Recently, the National Academies issued a report on women in science, which came to me through a Science Magazine summary. The science summary states "A reasonable goal would be no major disparity between the percentage of Ph.D. degrees awarded to women in a particular field and the percentage elected in that field. Most academies are a far cry from reaching even that level; the 2% figure for NAS women in chemical engineering, for example, pales beside the 14% of U.S. Ph.D.s awarded in the 1980s, much less the 22% awarded in the 1990s." Given that members are elected by exisiting members is there any surprise that this is the case.

To further that my sister, a grad student at MIT, just told me a lovely story about the brain and cog department. She told me that a prominent female faculty member was offered a position at MIT. That after receiving the offer certain senior male faculty members decided that they wouldn't collaborate with her and the resulting faculty pressure forced her to decline the offer. For more discussion go here. [Thanks to Honeybee and Sciencewoman for the links.]

And just the other day someone was asking me what is the bias against women in science...

Friday, July 21, 2006

Setting up a lab is hard!

I cannot tell you what the last two weeks have been like. Most of my time has been spent meeting with sales reps. Some are good, some are bad, but setting up a lab is HARD! I keep telling myself, when this product comes in I can finally do my first experiment. Then I remember, hey I need gas, and the gas cylinder has to be attached to something, and that requires facilities, and who is going to do the plumbing me or the facilities, because if it's me I have no tools. Darn! Mental note, need to buy tools and toolbox. And this is how my days have gone. It is crazy!!!!! I thought I might have my first experiments in a month or two from my arrival. Now I am not so sure. Despite all of this, I am having the time of my life and couldn't wish for anything more exciting.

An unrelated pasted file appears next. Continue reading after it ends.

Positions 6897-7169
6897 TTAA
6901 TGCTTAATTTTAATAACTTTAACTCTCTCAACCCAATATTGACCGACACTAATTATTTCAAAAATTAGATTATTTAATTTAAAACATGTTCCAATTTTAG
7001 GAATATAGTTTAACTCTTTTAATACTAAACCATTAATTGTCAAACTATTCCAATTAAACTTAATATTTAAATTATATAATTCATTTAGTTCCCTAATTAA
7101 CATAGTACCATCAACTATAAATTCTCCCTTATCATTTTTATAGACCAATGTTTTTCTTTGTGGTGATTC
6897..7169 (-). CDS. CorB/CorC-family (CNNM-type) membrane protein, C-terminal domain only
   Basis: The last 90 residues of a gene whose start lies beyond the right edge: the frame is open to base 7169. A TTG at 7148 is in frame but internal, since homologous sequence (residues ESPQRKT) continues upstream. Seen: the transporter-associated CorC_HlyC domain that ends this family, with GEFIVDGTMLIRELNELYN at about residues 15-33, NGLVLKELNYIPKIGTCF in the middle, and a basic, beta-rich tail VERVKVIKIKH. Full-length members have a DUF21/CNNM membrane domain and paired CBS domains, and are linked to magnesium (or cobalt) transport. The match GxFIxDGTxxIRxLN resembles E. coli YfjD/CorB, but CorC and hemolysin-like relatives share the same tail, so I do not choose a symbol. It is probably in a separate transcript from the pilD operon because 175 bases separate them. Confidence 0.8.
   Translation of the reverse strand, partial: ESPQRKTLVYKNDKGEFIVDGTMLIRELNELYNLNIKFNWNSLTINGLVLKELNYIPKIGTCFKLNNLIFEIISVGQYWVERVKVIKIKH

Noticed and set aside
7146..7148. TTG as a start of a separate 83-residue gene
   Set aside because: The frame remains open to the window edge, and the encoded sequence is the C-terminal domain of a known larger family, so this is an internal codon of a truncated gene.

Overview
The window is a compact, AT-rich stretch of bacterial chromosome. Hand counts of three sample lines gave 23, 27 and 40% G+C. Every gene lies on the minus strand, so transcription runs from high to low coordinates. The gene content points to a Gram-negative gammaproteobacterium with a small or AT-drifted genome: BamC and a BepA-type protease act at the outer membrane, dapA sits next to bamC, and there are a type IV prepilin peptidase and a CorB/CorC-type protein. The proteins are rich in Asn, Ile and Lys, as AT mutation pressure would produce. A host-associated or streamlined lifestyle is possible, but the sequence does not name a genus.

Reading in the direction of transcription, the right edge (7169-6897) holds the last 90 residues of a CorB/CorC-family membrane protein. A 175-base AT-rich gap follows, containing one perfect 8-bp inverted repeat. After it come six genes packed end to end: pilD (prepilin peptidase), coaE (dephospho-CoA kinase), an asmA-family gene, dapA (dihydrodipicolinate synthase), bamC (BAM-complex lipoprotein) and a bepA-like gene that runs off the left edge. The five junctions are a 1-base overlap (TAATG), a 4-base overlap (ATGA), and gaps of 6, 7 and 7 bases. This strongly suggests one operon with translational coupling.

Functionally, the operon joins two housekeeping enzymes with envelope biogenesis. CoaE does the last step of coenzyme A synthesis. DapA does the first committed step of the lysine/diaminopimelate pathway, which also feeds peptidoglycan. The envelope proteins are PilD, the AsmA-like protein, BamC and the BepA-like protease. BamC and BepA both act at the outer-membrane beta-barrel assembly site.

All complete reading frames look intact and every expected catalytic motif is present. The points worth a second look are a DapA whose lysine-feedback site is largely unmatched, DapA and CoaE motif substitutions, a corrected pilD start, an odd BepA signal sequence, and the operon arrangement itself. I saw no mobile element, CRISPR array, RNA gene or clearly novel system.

Thursday, July 20, 2006

Things are as crazy as they said it would be!

Well, you might have noticed I've been having trouble posting lately. I have to confess this is because I have been swamped, but in such a good way. So, rather than going all out for well thought out meaningful posts that ramble on for pages, I am going to try to give you brief updates each day. I have spent most of my time trying to finish papers for my postdoc and order lab equipment. You would be surprised how hard it is to start a new lab. I want to get all the equipment that I need but I also have to balance against cost. Starting a lab is so different because I have to order everything: weigh boats, weigh paper, spatulas, and the scale. I am so afraid that I will forget something, and I probably will! It will most likely take months for us to do our first real experiment. And when I say us, I mostly mean me. I have a postdoc starting in September, but probably won't have grad students until after Thanksgiving, and the probably won't be working in the lab until next summer! It's a lot to think about.